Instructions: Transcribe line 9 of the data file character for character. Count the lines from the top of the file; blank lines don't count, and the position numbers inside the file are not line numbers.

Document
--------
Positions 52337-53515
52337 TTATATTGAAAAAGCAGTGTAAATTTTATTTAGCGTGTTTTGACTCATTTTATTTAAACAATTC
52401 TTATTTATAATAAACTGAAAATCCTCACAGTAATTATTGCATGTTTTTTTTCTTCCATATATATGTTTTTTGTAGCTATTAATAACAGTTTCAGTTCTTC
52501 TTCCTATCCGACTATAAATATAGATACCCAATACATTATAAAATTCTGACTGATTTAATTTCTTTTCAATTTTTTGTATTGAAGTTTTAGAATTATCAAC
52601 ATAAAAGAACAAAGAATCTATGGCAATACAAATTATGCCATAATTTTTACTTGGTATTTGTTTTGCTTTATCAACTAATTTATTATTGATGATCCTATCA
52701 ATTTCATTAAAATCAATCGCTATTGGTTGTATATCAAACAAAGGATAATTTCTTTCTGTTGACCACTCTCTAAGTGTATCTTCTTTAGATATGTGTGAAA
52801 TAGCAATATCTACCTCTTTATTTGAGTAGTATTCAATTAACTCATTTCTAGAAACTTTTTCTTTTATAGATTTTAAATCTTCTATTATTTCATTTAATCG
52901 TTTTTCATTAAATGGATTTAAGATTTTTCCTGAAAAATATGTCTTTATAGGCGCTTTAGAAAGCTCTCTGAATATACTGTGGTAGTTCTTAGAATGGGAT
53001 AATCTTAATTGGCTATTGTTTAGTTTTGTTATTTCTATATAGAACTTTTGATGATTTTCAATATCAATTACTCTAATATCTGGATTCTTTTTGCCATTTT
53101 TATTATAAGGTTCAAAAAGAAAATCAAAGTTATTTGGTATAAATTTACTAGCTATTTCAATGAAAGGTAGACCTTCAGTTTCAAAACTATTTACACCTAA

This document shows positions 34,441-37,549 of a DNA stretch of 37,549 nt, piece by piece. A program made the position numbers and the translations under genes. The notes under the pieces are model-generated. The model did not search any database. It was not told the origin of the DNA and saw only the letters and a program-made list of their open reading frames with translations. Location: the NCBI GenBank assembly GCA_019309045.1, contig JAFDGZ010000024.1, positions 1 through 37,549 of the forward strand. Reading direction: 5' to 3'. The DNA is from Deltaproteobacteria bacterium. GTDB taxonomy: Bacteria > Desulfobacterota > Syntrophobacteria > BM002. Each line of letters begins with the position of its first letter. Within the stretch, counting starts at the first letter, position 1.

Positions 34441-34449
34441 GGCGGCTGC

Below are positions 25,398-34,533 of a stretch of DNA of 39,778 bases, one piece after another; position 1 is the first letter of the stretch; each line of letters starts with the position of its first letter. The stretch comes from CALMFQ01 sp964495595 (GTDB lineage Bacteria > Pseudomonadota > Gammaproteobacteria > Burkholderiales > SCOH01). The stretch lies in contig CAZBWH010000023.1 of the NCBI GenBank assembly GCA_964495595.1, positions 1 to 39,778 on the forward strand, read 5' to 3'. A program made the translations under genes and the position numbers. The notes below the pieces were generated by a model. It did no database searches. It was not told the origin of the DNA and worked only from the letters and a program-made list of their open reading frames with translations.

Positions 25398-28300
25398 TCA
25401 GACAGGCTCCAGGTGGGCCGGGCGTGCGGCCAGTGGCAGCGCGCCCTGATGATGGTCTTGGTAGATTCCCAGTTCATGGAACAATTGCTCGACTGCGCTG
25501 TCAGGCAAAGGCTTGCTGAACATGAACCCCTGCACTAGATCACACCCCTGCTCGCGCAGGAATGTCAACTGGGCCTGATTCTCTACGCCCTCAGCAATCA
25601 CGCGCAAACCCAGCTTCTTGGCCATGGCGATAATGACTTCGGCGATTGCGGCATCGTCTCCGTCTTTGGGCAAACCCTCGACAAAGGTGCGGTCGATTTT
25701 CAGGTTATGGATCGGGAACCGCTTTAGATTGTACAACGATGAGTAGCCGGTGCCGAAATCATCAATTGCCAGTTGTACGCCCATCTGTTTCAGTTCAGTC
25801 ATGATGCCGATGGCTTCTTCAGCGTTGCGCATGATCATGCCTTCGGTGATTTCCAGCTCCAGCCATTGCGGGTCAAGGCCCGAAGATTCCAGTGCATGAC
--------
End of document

53001 AATCTTAATTGGCTATTGTTTAGTTTTGTTATTTCTATATAGAACTTTTGATGATTTTCAATATCAATTACTCTAATATCTGGATTCTTTTTGCCATTTT